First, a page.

I had difficulties with computer internet access during January 2020 but it was easy to get a lot of reading done… mainly on my phone, using Audible or Kindle. I’m listing the books I finished on this page.
During January, until the 22nd, I was essentially homeless except for my van which I parked at night in a local RV park. On the 22nd I got the keys to a mobile home across town, and started parking there at night. There’s still no internet access in my new home so I’m writing this at the local library parking lot… best free WiFi in town.
My Word of the Month
Shiftless (What I felt about myself after six months of vanlife!)
My Haiku of the Month
I only survive
clinging to a dusty land
singing it love songs.
Bible Verses of the Month
The heavens declare the glory of God; and the firmament shows His handiwork. Day unto day utters speech, and night unto night reveals knowledge. There is no speech nor language where their voice is not heard.” (Psalms 19:1-3)
Books I finished reading during January 2020…
✓ Recent Fiction: The Overstory, by Richard Powers
I read most of this long novel during December, but finished at the beginning of January. It was a book chosen by our dear River Readers, the local book club. It is also the 2019 Pulitzer Prize winning novel. It was, of course, very well-written, but for me it was not a page turner, and I’d much rather read one of those. This book was about trees, and people involved in trees. One character was a progressive botanist who came out with new ideas others laughed at. Other characters were involved in trying to save the California Redwood forests from destruction. It fits the current liberal agenda of the Pulitzer Prize committee, so it got the prize. One woman in our group read the book twice and loved it. It is her favorite book out of the list of all the books the River Readers have read together, thus far. I was interested in a Chinese art subplot, and of course I love trees and the preservation of them, but the book was not my favorite because the writing style didn’t make it unputdownable.
✓ Recent Fiction: The Silent Patient, by Alex Michaelides
After slogging through The Overstory I wanted a gripping page turner and this book did that for me. It is genius. A woman accused of killing her husband chose to go silent, refusing to talk to anyone. A psychiatrist obsessed with helping her can’t seem to stop himself from intruding into her life, to learn the truth about what happened. It doesn’t take long to find out where this leads, because the book demands that the reader show up at the page. Recommended.
✓ Recent Fiction: Where the Crawdads Sing, by Delia Owens
I finished The Silent Patient before others in the group even had a copy, as I downloaded it from Audible. Some of the other River Readers borrow from the library. With time on my hands I decided to explore the list of books they’d read before I got back to Happy Camp, and came upon this title which I knew to be one of the most popular books of the last year. It was excellent, no surprise there. A young girl is abandoned in a swamp and goes on to live a very interesting, unique life. Recommended.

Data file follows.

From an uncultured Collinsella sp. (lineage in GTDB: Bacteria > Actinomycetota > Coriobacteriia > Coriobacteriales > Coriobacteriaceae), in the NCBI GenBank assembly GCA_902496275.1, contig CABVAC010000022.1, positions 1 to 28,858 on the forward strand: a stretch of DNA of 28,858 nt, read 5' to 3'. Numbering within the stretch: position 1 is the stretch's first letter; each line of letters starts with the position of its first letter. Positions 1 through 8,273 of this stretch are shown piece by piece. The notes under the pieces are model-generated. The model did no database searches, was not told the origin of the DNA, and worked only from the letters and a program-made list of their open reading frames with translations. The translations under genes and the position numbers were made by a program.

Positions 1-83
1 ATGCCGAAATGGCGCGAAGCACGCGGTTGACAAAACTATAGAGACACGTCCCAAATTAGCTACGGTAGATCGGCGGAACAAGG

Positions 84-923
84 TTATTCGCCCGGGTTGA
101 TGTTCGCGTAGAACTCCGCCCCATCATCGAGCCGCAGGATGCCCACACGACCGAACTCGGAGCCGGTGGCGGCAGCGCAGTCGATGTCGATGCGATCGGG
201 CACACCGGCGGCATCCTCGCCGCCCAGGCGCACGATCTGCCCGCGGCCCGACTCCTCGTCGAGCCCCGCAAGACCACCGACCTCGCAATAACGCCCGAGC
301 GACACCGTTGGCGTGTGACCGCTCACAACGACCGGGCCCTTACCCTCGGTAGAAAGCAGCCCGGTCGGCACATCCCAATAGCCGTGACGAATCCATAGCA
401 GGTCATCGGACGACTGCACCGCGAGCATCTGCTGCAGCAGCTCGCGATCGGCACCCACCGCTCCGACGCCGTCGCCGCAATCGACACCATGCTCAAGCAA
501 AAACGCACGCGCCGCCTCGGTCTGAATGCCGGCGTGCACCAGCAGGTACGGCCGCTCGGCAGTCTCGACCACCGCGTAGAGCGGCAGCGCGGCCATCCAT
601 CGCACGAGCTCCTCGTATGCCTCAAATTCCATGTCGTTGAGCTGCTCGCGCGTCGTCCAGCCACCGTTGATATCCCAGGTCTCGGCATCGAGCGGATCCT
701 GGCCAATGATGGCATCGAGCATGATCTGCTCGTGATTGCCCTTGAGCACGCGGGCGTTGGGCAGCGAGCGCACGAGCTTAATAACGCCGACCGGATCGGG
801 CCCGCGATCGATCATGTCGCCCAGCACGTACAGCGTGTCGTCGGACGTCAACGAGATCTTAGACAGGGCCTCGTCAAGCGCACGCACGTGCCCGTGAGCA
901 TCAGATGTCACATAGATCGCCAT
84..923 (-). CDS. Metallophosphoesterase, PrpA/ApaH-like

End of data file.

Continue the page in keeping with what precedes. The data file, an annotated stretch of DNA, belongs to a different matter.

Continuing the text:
✓ Recent Fiction: Little Fires Everywhere, by Celeste Ng
I suggested this to my friends at River Readers. I hope they like it. The first few chapters seemed dominated by teenagers and I thought I might have accidentally picked up YA but about midway through the book there was more focus on the adult characters and plot lines. Overall, a nice book. I wouldn’t say GREAT but definitely a nice reading experience.
✓ Recent Fiction: Beneath a Scarlet Sky, by Mark Sullivan
After breezing through Little Fires Everywhere way ahead of my reading group I had to look for another book, and found Beneath a Scarlet Sky waiting for attention. It is yet another WWII novel – there are so many lately – and consequently, though the storyline, based on a true story, was amazing… it was downright depressing with the war deaths and fears. War is definitely satanic, and if the onslaught of sad WWII novels has a purpose it would be to convince the world that peace is worth having. Yes, it was a well-written book and worth reading as it tells about the war from the point of view of a young Italian man. We usually read about it from the POV of people in England, Germany or France. This is the first I’ve read about what it was like in Italy during WWII. This story is set primarily in Milan.
✓ Christian: Miracle at the Higher Grounds Café, by Max Lucado
This was recommended by a friend and was the perfect light-hearted read after the depressing WWII novel I’d just finished. In this novel a woman, separated from her husband, goes home to manage a coffeehouse started by her grandmother and formerly managed by her recently departed mother. The coffeehouse is outdated compared to today’s coffeehouse standards, but she’s a great cook and her pastries bring in the customers. She’s also able to attract a few interesting employees. This is definitely a Christian novel. Max Lucado, the author, is a pastor in San Antonio. He’s written dozens of nonfiction Christian books as well.